Review Summary: Clear ends up sounding more like a mixtape than a proper EP, but Periphery are having as much fun as they always have.13 of 13 thought this review was well written
Periphery is one of the more polarizing bands in today’s progressive metal scene. For every squealing fanboy they attract, there’s a detractor that’s just as vocal about their feelings towards the group. Whether you like them or not, the fact that they evoke such reaction from both sides makes them an important band. They tend to set trends just as much as they follow them, and this case is a little of both. “Clear” is a self-described “experimental” EP by the band, the concept being that each member was given a unifying melody and told to run with it, each being in charge of a separate song. If this sounds like it would yield something incredibly schizophrenic, you would be right – and yet it doesn't stray far enough from the band’s signature sound to win over any staunch critics. But for the already converted, Clear presents a side of Periphery that’s different enough to keep you interested and familiar enough to keep you comfortable.
The tracks contributed by the guitarists are the most similar to the band’s previous work. “The Summer Jam” and “Pale Aura” are fast, upbeat, and densely melodic, while band founder Misha Mansoor’s track “Zero” plays like a more realized version of his early groove-influenced demos from the band’s formative years. The real departures are found in the tracks from the rhythm and vocal section – Spencer Sotelo sounds right at home on his industrial rock material, bassist Nolly Getgood channels Blotted Science, SikTh, and Meshuggah into his instrumental track, and drummer Matt Halpern brings a sort of progressive nu-metal to the mix with “Feed The Ground”. It would have been nice to see Periphery take more risks with a record of this nature – labeling something “experimental” is almost a free pass to get away with throwing in whatever you want to and see if it works. But the songs that are here are well structured and memorable, and in the long run that’s more important than experimentation by itself.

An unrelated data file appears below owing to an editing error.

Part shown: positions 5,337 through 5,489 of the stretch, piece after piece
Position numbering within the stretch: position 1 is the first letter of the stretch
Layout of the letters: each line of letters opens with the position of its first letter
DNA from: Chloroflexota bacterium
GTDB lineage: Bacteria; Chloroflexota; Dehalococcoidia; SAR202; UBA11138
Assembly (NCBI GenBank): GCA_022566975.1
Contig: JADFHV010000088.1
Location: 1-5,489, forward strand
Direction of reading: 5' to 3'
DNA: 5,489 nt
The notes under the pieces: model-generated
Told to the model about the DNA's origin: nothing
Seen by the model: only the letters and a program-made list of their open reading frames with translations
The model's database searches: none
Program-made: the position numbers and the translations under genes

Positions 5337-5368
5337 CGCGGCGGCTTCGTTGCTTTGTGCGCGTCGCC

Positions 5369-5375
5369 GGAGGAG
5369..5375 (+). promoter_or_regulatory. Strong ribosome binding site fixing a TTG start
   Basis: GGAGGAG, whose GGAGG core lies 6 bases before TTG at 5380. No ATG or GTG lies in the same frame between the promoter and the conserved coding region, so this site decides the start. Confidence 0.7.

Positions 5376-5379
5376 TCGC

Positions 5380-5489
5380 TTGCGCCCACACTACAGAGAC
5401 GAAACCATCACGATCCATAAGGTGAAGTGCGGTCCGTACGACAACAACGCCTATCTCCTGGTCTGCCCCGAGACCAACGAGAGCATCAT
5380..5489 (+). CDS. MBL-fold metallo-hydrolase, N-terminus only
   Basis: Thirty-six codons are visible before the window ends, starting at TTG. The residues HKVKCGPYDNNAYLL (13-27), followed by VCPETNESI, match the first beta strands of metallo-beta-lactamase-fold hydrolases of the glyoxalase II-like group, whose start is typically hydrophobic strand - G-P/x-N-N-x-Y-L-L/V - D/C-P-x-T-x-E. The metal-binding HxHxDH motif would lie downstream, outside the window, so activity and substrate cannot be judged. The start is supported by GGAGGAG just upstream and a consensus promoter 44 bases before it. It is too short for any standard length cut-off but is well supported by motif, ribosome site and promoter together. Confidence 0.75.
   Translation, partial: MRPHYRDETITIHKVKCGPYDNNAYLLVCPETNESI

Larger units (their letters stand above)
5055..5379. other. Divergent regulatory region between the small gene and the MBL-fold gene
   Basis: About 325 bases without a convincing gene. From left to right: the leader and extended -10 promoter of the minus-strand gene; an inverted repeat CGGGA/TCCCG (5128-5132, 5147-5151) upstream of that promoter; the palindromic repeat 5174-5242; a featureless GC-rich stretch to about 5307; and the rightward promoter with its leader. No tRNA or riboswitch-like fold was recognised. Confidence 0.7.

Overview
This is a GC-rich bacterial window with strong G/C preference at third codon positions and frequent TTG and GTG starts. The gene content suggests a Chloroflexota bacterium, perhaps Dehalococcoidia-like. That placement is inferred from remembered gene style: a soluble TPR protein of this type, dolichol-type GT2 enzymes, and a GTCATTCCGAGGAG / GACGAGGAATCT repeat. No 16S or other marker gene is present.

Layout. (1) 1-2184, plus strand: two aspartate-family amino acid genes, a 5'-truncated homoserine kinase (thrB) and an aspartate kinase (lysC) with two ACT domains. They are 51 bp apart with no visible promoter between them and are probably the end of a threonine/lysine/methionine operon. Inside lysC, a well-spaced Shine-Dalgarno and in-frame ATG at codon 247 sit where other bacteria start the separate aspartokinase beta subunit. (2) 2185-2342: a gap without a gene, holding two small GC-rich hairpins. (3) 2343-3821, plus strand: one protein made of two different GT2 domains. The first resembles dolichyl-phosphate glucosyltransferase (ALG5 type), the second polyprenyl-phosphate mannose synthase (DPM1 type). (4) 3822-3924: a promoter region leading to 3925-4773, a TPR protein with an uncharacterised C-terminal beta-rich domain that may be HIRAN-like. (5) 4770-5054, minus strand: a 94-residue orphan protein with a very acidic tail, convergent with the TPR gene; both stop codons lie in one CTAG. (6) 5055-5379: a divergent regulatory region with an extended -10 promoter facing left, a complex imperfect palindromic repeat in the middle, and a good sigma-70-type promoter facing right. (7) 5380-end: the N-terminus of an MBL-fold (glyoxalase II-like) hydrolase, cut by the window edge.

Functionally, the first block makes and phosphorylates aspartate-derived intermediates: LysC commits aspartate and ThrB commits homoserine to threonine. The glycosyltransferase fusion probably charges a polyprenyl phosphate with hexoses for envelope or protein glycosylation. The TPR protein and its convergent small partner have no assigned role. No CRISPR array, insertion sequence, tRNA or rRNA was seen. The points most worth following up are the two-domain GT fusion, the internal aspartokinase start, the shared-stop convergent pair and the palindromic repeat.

Periphery has always been noted for their production, which is also a dividing factor; some consider their work over-produced, while others find it to be ear candy. Clear doesn't stray from the band’s extremely high audio standards, living up to its name perfectly. It’s a slight step down from what was found on the previous album, but for something produced in a much quicker time span, it’s still something to marvel at.
Clear ends up sounding more like a mixtape of well-produced demos than anything remotely cohesive as a whole. But that’s to be expected of a recording of this nature. We’re so used to wanting our music polished to a mirror shine that it’s become hard to enjoy something for what it is – not perfect, but an example of a band truly having fun with its craft and doing something unique, even if the results play out as basically fan service to the nth degree. But there are worse things than giving the fans what they want, and Clear is worth checking out by any fan of modern progressive metal.